APS Students participated in the Office of Cultural Affairs Cultural Experience Project, representing 80% of all students enrolled in eligible Atlanta Public Schools (APS).

90% Atlanta Youth living within 2.5 miles of a Center of Hope or the Chastain Arts Center.

36,000+

551

Increase in Participation at Camp Best Friends up from 2331 pupils in 2012 to 2996 pupils in 2013.

Atlanta Youth participated in the Summer 2013 Work Experience Program coordinated by the Atlanta Workforce Development Agency.

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CENTERS OF HOPE COVERAGE


YOUTH DEVELOPMENT

I

n April 2013, the City of Atlanta piloted the first Hot Meals Program at recreation centers. The Hot Meals program officially launched in August 2013 at 17 sites (including sites run by P.A.L.s, the Police Athletic League). More than 162,000 meals and snacks will be served throughout this school year.

I

n the Fall of 2013, DPR began offering free Learn to Swim lessons to youth enrolled at the Center of Hope at Adamsville and Center of Hope at Rosel Fann. Participants receive ten one-hour swimming lessons focusing on water safety and physical activity.

EXPANDING YOUTH ENRICHMENT OPPORTUNITIES THROUGH THE OFFICE OF RECREATION: HOMEWORK ASSISTANCE & TUTORING

FOR ATLANTA CASE STUDY: EXPANDING CENTERS OF HOPE

The City has now established 10 Centers of Hope which are open to the City of Atlanta youth 6-7 days a week. The progress made on youth development through the Centers of Hope initiative illustrates how strategic partnerships across the public and private sectors can drive tangible change in some of the City’s most critical service areas. In 2013, the City of Atlanta formalized a collaborative partnership with the Boys & Girls Clubs of Metro Atlanta, Atlanta’s Department of Parks and Recreation and the Atlanta Public Schools (APS). The Boys & Girls Club plans and delivers all youth programming at four of the ten Centers of Hope. They leverage academic data from APS with their own metrics of character development to drive collaborative planning between in-class and afterschool programming. Through partner support, the City has been able to raise more than $5 million dollars in private resources in the Centers of Hope.

CULTURAL ARTS DEBATE GYMNASTICS MARTIAL ARTS ROBOTICS INTRO TO COMPUTER TECHNOLOGY ENVIRONMENTAL AWARENESS SAT PREP COLLEGE TOURS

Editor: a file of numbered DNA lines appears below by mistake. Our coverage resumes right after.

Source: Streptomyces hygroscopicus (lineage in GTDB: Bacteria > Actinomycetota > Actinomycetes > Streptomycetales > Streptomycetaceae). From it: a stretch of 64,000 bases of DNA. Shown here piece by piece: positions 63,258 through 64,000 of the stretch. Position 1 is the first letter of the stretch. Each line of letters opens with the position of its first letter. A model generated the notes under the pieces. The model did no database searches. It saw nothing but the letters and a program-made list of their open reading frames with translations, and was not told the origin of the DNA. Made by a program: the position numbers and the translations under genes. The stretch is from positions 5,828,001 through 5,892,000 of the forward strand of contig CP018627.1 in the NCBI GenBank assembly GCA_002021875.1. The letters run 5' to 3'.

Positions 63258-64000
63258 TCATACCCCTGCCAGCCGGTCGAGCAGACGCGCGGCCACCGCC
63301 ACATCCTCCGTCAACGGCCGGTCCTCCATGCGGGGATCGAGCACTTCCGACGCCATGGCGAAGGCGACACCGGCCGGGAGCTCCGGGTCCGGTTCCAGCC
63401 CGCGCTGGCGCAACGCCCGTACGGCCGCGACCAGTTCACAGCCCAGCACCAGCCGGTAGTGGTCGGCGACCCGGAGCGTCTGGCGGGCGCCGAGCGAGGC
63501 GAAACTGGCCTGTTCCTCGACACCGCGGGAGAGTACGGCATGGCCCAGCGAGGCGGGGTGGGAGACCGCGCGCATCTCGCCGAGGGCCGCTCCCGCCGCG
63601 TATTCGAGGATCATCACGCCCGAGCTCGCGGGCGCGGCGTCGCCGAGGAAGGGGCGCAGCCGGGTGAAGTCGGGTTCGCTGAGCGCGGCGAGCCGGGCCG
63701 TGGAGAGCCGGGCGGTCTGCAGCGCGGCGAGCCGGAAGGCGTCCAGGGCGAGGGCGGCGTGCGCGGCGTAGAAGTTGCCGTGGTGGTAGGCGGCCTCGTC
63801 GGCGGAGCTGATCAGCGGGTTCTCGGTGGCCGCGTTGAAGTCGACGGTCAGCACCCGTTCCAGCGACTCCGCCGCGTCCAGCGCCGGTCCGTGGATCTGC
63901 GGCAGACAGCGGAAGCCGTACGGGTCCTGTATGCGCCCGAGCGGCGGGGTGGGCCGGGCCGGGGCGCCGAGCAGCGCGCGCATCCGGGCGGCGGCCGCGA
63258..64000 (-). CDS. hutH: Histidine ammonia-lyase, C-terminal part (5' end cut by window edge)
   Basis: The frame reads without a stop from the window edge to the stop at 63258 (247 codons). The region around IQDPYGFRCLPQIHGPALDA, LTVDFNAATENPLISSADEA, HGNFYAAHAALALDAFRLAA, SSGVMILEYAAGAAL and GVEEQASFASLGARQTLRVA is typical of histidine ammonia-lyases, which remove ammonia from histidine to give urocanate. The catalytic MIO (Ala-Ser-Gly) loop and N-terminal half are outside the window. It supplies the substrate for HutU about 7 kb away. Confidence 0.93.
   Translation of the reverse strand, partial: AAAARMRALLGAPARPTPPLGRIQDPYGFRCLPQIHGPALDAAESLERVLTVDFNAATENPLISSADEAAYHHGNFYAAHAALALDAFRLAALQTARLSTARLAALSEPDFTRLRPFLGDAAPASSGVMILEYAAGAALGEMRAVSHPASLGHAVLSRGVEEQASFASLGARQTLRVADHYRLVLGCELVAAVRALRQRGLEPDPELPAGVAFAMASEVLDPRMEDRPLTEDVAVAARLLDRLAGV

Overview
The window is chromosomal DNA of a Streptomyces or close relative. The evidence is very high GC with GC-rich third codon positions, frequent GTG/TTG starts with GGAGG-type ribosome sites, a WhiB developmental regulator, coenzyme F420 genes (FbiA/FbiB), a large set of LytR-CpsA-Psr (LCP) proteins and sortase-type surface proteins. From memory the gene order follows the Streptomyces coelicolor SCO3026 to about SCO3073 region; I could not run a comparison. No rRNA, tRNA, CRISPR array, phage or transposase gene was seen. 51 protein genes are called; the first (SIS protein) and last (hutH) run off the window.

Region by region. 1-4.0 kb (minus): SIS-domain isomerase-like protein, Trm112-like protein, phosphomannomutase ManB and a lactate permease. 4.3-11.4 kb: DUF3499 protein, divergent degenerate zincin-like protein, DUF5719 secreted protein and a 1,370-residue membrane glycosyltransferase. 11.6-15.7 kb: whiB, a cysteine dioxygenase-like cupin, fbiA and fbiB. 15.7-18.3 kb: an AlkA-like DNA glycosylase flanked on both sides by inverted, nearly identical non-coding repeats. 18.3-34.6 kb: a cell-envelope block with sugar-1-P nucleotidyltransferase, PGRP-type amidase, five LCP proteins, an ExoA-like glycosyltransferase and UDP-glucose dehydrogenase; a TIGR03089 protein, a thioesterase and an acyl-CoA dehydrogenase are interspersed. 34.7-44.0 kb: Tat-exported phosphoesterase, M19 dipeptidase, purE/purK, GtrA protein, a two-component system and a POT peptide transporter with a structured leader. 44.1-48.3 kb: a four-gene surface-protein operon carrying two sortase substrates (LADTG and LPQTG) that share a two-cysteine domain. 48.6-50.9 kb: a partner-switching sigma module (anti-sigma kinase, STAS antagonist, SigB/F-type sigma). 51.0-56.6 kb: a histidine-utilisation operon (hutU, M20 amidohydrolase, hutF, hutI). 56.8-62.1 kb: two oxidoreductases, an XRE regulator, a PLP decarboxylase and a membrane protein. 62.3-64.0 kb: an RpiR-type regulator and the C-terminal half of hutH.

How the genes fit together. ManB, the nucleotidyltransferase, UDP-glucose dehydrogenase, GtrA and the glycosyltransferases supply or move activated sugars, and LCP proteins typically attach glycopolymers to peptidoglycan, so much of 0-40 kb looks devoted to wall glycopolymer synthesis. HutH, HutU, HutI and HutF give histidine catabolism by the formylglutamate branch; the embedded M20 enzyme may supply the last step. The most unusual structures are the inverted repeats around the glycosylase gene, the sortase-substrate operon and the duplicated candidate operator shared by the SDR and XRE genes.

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PUBLIC SAFETY

FISCAL STABILITY

YOUTH DEVELOPMENT

ECONOMIC DEVELOPMENT

CUSTOMER SERVICE & EXCELLENCE

CITY INFRASTRUCTURE

ECONOMIC DEVELOPMENT

ECONOMIC DEVELOPMENT IS A CRITICAL PART OF THE CITY’S STRATEGY TO MAKE ATLANTA A GLOBALLY COMPETITIVE CITY. STIMULATING BUSINESS DEVELOPMENT, CREATING EMPLOYMENT OPPORTUNITIES AND BUILDING HEALTHY, SAFE COMMUNITIES ARE ALL PART OF MAKING ATLANTA A GREAT PLACE TO LIVE AND DO BUSINESS. The Department of Planning and Community Development manages construction and development activity throughout the City of Atlanta – ranging from issuing building permits, to managing the City’s Building and Zoning Codes to promoting responsible development within the City. In 2013:

36%

6,343

77%

Improvement in Median Permitting Time from November 2011 (33 days) to November 2013 (22 days).

Building Permits issued in 2013, a 7% increase from 2012.

Increase in Value of Citywide Construction In 2013 the city permitted $2.7 billion in construction activity, up from 1.5 billion in 2012.

As the City’s Economic Development arm, Invest Atlanta’s mission is to strengthen Atlanta’s economy and global competitiveness in order to increase opportunity and prosperity for the people of Atlanta. In 2013:

$480M

73

4,325

$1.3M

Private Sector Capital attracted in 2013, including $350 million direct investment for business development, $50 million leveraged investment for redevelopment and $71 million for housing.

Project Wins including 17 business attraction and retention successes such as PulteGroup, athenahealth and Pandora.

Direct Jobs in addition to 3,988 indirect/induced jobs.

Leveraged Investment utilized to support 13 small businesses through Invest Atlanta’s Loan Program.

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$47M

$71M

Private Investment leveraged using $24 million in Invest Atlanta incentives to preserve 1,057 units of affordable housings.

Capital Investments to Support Workforce Housing Projects.

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920 Housing Units Preserved through debt restructuring for 4 major residential redevelopments, protecting over $63 million of capital investment.


ECONOMIC DEVELOPMENT

FOR ATLANTA CASE STUDY: RE-LAUNCHING PUBLIC VENDING PROGRAM